Dad’s Birthday

Well, he’s 95 so I expect some slowing of speech and forgetfulness and repeating things I’ve heard many, many times before is to be expected. He is actually amazing, living independently although in a retirement center near our adopted hometown of Daytona Beach. Up until a recent fall, he was still driving and he still hasn’t given up hope of regaining that privilege once the fractured hip heals.

Like so many fathers and sons, we had a complicated relationship over the years. The “greatest generation,” at least the men, just never quite learned how to show affection to their sons. And I’m not sure the World War II B-24 bomber pilot ever quite forgave his son for opposing, and opting out of, the Viet Nam war. (Although he categorizes all war as “stupid” these days!).

He’s become much more demonstrative in his old age. Hugs and even the occasional kiss are becoming easier for him and it’s good to hear “I love you” even though it took a lot of years to get there. He misses his beloved “Maggie” desperately and frequently says that no one should live to his ripe old age. “Twenty years to grow up and get educated; twenty years to climb to the top of your ability professionally; twenty years to enjoy it; twenty years of retirement. That should be it! Die at 80. Eighty-five tops!”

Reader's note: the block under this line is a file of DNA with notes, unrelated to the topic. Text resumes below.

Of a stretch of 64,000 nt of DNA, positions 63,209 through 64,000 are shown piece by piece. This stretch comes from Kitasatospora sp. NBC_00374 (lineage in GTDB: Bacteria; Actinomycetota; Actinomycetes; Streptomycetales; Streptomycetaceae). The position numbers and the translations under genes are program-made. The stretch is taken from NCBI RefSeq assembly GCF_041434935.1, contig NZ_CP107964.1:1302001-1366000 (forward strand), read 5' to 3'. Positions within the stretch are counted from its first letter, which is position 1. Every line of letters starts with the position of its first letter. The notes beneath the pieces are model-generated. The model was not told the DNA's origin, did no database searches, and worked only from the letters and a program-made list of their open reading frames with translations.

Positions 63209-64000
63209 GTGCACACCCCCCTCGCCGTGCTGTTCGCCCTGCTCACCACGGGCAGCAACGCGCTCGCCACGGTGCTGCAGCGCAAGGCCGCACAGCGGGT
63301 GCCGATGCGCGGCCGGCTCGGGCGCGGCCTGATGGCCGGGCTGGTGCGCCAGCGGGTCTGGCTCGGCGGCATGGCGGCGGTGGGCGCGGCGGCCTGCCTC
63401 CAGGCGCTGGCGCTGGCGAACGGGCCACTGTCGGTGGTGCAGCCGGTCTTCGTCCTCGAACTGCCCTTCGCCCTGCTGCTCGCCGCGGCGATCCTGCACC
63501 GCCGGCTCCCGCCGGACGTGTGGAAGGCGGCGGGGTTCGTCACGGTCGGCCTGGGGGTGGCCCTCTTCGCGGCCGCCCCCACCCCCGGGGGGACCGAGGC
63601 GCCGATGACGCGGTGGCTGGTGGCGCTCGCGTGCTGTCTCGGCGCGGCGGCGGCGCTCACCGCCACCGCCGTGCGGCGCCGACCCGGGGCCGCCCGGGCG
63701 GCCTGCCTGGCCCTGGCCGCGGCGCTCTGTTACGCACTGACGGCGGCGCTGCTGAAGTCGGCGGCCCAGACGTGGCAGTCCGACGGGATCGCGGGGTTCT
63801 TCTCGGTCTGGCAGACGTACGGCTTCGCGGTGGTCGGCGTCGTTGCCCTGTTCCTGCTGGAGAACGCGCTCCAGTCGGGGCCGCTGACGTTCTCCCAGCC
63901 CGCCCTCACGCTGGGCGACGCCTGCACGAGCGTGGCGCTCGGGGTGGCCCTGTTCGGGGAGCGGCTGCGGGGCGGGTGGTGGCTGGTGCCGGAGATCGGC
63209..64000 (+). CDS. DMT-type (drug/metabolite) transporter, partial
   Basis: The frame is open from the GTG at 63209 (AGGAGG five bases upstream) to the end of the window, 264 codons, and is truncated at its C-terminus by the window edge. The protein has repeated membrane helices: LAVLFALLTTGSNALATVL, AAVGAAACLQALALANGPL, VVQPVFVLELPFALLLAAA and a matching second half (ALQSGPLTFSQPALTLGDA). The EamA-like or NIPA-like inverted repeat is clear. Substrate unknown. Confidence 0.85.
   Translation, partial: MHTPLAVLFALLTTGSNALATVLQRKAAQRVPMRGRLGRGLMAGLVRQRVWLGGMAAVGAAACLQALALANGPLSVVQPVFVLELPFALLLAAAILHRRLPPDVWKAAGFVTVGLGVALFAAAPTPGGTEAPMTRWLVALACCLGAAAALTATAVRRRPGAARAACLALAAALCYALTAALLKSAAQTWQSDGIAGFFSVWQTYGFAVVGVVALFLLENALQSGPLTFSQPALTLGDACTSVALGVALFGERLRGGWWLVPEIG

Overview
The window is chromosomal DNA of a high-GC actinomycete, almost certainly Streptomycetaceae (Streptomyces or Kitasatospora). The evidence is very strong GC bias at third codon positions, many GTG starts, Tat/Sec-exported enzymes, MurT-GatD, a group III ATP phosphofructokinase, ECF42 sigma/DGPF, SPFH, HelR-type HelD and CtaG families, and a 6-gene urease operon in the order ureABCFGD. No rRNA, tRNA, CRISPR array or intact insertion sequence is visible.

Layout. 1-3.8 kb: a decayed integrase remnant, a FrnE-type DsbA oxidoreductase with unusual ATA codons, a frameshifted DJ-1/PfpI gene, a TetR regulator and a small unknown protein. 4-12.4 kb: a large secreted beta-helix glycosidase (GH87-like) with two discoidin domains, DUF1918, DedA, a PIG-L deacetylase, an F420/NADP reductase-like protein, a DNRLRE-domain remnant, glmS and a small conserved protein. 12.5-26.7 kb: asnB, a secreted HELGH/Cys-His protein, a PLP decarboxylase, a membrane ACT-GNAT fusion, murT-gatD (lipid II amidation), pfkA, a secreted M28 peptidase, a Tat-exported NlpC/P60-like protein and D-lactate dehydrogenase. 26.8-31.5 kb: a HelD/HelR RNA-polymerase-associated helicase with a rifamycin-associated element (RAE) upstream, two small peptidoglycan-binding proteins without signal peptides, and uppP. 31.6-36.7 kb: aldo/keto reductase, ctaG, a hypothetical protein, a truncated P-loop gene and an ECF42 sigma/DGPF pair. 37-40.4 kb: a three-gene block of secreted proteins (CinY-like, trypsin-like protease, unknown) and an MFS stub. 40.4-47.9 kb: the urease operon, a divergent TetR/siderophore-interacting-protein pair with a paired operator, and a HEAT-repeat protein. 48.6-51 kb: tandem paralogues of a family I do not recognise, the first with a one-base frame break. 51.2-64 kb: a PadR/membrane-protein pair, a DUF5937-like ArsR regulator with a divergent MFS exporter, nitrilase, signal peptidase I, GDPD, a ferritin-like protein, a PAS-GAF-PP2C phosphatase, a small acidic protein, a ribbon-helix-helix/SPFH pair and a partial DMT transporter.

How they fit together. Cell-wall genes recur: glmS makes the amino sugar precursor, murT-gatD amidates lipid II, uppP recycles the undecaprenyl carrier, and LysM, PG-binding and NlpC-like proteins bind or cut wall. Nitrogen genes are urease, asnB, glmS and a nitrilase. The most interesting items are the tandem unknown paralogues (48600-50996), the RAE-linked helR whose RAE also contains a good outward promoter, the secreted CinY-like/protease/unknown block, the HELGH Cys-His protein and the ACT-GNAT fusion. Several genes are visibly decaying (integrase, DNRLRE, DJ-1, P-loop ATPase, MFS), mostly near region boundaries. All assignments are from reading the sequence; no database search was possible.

I tend to agree with him (after all, the Psalmist says “Three score years and ten; perhaps in strength even eighty”) but as I often remind him: It’s not up to us. Of course, I hope he won’t linger for too long once those amazing powers of determination and grit start to fade away. But, I must say, the last decade or so has brought some much-needed tenderness to a relationship which lacked that for too many years.

It was good for us to be here for his birthday. Don’t know how many more there’ll be (though I’m pretty sure there will be some). I’m thankful for all that he gave me. And, whether he fully appreciates it or not — he’s still giving.

One Response to “Dad’s Birthday”

  1. Cynthia Hallas Says:

    A lovely tribute to your dad!

Leave a Reply

Fill in your details below or click an icon to log in:

WordPress.com Logo

You are commenting using your WordPress.com account. Log Out / Change )

Twitter picture

You are commenting using your Twitter account. Log Out / Change )

Facebook photo

You are commenting using your Facebook account. Log Out / Change )

Google+ photo

You are commenting using your Google+ account. Log Out / Change )

Connecting to %s


%d bloggers like this: